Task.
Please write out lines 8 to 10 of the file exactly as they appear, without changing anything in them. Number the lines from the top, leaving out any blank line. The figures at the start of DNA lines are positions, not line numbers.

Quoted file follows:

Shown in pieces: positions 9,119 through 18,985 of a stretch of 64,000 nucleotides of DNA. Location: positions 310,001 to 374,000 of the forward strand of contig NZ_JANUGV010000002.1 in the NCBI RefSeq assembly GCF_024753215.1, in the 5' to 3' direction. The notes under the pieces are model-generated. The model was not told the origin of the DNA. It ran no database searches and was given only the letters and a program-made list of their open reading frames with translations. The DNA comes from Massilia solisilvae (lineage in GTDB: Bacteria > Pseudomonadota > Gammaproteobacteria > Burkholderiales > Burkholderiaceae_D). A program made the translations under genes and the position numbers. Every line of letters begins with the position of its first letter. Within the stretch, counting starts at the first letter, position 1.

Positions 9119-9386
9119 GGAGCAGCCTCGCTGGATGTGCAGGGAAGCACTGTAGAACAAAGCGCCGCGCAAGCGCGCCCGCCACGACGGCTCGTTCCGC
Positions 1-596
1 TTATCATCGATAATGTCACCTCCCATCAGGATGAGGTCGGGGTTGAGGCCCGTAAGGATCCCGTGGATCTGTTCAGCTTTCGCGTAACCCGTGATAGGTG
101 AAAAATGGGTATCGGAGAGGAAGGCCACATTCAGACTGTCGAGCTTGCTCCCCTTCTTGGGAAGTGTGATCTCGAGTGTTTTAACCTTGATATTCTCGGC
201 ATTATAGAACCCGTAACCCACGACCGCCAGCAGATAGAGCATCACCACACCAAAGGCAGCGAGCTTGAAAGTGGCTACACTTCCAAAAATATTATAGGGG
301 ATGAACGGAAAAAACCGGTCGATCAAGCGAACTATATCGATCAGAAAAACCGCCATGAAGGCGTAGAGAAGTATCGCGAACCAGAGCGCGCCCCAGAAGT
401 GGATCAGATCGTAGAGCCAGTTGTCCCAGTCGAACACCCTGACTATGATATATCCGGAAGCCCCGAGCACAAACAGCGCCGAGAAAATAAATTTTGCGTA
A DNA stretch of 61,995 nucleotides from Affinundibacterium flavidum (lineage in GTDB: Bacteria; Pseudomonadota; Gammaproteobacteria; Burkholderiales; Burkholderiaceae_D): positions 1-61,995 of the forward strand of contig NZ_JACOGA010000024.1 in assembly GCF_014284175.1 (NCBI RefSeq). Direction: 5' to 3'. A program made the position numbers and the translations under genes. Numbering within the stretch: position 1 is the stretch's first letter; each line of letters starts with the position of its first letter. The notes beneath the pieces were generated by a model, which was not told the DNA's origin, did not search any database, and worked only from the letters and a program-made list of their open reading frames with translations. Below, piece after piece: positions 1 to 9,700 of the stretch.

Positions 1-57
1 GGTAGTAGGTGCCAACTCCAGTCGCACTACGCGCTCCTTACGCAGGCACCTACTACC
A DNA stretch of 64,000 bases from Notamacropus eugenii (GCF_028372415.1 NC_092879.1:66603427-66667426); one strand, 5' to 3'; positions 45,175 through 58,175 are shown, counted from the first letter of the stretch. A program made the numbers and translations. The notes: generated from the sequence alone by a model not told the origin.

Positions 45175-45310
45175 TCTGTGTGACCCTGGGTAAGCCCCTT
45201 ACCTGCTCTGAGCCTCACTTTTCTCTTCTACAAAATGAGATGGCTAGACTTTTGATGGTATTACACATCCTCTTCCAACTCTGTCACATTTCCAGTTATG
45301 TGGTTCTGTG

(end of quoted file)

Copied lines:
301 ATGAACGGAAAAAACCGGTCGATCAAGCGAACTATATCGATCAGAAAAACCGCCATGAAGGCGTAGAGAAGTATCGCGAACCAGAGCGCGCCCCAGAAGT
401 GGATCAGATCGTAGAGCCAGTTGTCCCAGTCGAACACCCTGACTATGATATATCCGGAAGCCCCGAGCACAAACAGCGCCGAGAAAATAAATTTTGCGTA
A DNA stretch of 61,995 nucleotides from Affinundibacterium flavidum (lineage in GTDB: Bacteria; Pseudomonadota; Gammaproteobacteria; Burkholderiales; Burkholderiaceae_D): positions 1-61,995 of the forward strand of contig NZ_JACOGA010000024.1 in assembly GCF_014284175.1 (NCBI RefSeq). Direction: 5' to 3'. A program made the position numbers and the translations under genes. Numbering within the stretch: position 1 is the stretch's first letter; each line of letters starts with the position of its first letter. The notes beneath the pieces were generated by a model, which was not told the DNA's origin, did not search any database, and worked only from the letters and a program-made list of their open reading frames with translations. Below, piece after piece: positions 1 to 9,700 of the stretch.